5. Environmental Stresses: Coastal and marine environments throughout the tropical regions
are becoming subject to increasing anthropogenic pressures (civilian or even military; i.e. 1991 Gulf war; 1996 nuclear testing
in French Polynesia, etc.). Similar impacts have resulted in harmful environmental effects in the Gulf Region, the Red Sea,
Phillipine archipelago, and the Caribbean Sea. Thus, these areas are no longer the pristine sea as they were 20 years
ago. And still, many people, governments, countries or multinationals consider the sea a huge dumping ground - be it for
household, medical, toxic, or even nuclear waste.
- Pollution: Oil, domestic, urban and industrial pollutants (waste water) are a
problem in several areas, notably in the Gulf, the Caribbean and South-East Asia. Overt effects include local
eutrophication and algal blooms (fig.45). Although some data are available on concentrations of pollutants (e.g. petroleum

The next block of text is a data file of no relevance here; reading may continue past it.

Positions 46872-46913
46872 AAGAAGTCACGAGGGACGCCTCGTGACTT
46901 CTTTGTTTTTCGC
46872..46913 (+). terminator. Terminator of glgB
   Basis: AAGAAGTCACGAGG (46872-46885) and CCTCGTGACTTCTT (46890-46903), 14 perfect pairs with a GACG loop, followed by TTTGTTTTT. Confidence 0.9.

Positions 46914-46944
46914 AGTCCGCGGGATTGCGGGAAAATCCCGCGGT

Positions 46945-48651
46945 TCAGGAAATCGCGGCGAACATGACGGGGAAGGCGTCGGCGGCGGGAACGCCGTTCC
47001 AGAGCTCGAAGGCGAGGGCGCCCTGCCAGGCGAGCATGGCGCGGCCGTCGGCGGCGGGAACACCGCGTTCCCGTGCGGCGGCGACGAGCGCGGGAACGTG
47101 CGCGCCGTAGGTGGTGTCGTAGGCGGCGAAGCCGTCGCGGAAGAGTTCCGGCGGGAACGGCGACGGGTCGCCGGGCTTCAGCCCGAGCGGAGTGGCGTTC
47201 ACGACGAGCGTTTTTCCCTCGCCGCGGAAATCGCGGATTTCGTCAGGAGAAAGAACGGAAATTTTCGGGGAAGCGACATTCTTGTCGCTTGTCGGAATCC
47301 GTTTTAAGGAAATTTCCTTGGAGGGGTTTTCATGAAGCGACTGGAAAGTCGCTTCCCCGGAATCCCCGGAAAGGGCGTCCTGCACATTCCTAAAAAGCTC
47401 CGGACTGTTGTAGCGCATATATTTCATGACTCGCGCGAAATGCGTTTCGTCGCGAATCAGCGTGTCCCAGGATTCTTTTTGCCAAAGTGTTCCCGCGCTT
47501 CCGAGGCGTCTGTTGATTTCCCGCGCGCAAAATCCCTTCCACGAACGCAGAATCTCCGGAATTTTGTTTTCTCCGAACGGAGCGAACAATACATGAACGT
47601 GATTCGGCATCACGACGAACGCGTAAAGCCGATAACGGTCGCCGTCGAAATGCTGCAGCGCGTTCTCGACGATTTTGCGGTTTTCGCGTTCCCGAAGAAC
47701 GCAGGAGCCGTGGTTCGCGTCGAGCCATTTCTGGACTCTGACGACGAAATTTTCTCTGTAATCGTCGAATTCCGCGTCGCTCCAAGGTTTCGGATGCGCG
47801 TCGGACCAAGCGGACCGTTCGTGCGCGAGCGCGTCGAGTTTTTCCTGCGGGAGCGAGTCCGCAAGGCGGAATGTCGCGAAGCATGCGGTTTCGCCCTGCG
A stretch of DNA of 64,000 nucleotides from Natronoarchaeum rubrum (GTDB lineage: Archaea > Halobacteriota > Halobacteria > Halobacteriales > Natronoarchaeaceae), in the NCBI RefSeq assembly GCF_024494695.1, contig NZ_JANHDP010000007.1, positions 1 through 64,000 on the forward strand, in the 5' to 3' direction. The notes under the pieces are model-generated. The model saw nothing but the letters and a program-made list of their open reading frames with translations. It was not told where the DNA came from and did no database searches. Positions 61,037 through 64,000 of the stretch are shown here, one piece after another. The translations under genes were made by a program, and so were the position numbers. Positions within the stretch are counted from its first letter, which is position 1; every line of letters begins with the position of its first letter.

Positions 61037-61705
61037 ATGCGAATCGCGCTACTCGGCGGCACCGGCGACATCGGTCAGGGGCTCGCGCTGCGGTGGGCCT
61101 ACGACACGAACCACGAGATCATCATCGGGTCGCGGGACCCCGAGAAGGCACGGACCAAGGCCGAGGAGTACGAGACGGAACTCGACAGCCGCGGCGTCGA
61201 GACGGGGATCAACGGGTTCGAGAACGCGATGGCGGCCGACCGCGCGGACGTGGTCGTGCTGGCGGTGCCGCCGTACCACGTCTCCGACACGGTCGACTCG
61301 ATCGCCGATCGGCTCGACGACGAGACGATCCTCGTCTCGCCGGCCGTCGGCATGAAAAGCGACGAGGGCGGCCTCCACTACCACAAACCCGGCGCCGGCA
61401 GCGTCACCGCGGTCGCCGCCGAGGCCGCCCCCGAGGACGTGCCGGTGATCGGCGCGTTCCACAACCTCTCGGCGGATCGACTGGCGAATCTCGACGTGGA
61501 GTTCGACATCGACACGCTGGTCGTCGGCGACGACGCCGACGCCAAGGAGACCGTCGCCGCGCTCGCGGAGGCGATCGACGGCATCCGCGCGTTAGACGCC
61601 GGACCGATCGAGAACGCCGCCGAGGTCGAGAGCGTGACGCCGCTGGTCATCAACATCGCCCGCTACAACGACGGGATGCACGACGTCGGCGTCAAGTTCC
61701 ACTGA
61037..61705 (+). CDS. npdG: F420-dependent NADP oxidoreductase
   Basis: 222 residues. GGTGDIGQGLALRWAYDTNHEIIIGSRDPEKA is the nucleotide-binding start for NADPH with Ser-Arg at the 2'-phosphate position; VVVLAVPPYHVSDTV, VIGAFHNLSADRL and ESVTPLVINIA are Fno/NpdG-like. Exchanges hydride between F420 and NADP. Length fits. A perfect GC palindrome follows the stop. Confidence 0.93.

hydrocarbons, heavy metals) in water, sediments and biota, their effects on ecosystem structure and function are
generally not well known. Through much of the tropical regions, the coastal zone is fast becoming the repository
of solid wastes. In the Red Sea and the Bismarck Archipel, ecological effects from industrial inputs such as mining
as well as military activities are of increasing concern, particularly if extraction of deep sea metalliferous muds
Fig.45 Pollution (70kB)
- Habitat loss: More acute ecological problems have probably arisen from loss
and degradation of productive coastal habitat, caused by coastal landfill, dredging, and sedimentation of related